Abstract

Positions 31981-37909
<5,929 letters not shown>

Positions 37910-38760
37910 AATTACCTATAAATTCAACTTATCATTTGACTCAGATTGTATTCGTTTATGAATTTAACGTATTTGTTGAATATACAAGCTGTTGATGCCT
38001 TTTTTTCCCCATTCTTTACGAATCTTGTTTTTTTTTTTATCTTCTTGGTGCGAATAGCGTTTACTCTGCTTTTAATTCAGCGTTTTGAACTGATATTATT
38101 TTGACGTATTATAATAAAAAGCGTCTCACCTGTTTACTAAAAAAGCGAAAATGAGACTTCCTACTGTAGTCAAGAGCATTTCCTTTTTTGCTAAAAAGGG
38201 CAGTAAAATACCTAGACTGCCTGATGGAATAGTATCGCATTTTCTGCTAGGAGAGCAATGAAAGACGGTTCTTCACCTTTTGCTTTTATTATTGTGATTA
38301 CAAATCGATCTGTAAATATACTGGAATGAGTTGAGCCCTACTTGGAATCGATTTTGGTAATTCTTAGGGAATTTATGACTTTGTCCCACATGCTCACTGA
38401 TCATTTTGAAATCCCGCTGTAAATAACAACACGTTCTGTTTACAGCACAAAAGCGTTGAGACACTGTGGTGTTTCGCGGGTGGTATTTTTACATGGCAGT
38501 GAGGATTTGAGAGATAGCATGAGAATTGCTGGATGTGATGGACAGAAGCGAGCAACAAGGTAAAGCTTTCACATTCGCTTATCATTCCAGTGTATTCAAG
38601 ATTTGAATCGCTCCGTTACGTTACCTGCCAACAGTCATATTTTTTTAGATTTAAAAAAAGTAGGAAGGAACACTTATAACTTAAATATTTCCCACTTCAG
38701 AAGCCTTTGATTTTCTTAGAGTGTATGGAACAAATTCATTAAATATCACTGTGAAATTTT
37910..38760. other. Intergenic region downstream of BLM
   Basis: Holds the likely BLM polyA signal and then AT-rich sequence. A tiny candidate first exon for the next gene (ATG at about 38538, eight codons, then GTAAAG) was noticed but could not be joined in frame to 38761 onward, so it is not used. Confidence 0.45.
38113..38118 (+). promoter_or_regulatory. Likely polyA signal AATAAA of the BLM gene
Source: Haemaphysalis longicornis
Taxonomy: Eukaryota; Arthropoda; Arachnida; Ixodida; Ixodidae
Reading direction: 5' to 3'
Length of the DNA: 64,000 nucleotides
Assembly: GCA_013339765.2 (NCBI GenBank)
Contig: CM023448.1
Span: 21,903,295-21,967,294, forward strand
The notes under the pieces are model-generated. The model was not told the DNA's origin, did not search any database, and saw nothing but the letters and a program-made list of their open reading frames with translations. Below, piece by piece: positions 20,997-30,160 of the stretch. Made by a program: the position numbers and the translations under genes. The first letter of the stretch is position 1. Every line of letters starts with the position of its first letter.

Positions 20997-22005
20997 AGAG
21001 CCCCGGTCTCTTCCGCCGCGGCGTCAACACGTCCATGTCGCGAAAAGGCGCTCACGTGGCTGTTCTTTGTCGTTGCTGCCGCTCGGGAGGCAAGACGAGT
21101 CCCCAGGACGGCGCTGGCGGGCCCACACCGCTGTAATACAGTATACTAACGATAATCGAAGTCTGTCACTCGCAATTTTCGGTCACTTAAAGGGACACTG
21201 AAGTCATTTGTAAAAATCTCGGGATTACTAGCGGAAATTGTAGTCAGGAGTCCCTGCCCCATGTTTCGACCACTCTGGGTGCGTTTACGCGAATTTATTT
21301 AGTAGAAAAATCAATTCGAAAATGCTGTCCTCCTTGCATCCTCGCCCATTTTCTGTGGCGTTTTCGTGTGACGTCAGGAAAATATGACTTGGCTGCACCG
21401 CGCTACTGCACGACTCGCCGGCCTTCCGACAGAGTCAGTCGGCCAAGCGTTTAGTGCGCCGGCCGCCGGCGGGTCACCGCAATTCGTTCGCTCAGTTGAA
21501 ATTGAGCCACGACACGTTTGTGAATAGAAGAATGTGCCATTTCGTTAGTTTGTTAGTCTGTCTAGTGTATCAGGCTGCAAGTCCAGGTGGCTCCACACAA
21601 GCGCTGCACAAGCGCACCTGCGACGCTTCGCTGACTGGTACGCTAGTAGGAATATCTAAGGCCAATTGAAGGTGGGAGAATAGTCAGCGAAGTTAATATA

Sixteen K-Ar isotopic ages are reported from eleven mineral deposits in southern Norway. Clay mineral separate fractions of altered wall rocks and suitable vein material have been analyzed from old mines in the Kongsberg area, the Lassedalen fluorite prospect, and scattered deposits within the Oslo igneous province. In concluding that the isotopically determined "thermal event" recorded in the potassium-rich clay mineral assemblages is that resulting from metasomatism and mineralization, the Permian period has been delineated for the emplacement of this varied suite of ores. The analyses distinguish two groups of deposits having mean ages of 233 + or - 3 m.y. and 265 + or - 3 m.y. respectively. The older group of ages is related to the Kongsberg silver mining field where epigenetic vein deposits in Precambrian rocks are distant from the supposed parent igneous material. The second and younger group of ages comprises mainly contact and dike controlled deposits within the Oslo igneous province, as well as the Lassedalen fluorite deposit and a "silver vein" in the Kongsberg area.

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